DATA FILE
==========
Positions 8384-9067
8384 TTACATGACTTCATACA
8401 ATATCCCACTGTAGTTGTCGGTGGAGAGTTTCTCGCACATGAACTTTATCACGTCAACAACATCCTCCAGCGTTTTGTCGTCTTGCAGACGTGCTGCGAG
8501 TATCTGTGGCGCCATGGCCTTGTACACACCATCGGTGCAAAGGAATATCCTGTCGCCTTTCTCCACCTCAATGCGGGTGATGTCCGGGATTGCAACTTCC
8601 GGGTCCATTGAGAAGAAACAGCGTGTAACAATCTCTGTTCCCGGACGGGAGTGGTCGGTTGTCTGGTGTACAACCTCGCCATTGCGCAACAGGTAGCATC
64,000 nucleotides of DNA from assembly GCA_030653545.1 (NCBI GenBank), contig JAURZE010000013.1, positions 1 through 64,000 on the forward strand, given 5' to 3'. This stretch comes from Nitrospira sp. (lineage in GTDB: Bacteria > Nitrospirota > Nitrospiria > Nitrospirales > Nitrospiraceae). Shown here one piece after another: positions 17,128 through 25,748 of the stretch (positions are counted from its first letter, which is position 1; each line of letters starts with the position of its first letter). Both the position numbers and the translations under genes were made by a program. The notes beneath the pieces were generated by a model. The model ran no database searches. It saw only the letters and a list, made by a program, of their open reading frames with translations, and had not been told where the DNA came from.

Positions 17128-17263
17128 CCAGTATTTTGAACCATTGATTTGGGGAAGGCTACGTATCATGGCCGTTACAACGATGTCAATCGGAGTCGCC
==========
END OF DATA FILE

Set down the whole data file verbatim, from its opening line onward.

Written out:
Positions 8384-9067
8384 TTACATGACTTCATACA
8401 ATATCCCACTGTAGTTGTCGGTGGAGAGTTTCTCGCACATGAACTTTATCACGTCAACAACATCCTCCAGCGTTTTGTCGTCTTGCAGACGTGCTGCGAG
8501 TATCTGTGGCGCCATGGCCTTGTACACACCATCGGTGCAAAGGAATATCCTGTCGCCTTTCTCCACCTCAATGCGGGTGATGTCCGGGATTGCAACTTCC
8601 GGGTCCATTGAGAAGAAACAGCGTGTAACAATCTCTGTTCCCGGACGGGAGTGGTCGGTTGTCTGGTGTACAACCTCGCCATTGCGCAACAGGTAGCATC
64,000 nucleotides of DNA from assembly GCA_030653545.1 (NCBI GenBank), contig JAURZE010000013.1, positions 1 through 64,000 on the forward strand, given 5' to 3'. This stretch comes from Nitrospira sp. (lineage in GTDB: Bacteria > Nitrospirota > Nitrospiria > Nitrospirales > Nitrospiraceae). Shown here one piece after another: positions 17,128 through 25,748 of the stretch (positions are counted from its first letter, which is position 1; each line of letters starts with the position of its first letter). Both the position numbers and the translations under genes were made by a program. The notes beneath the pieces were generated by a model. The model ran no database searches. It saw only the letters and a list, made by a program, of their open reading frames with translations, and had not been told where the DNA came from.

Positions 17128-17263
17128 CCAGTATTTTGAACCATTGATTTGGGGAAGGCTACGTATCATGGCCGTTACAACGATGTCAATCGGAGTCGCC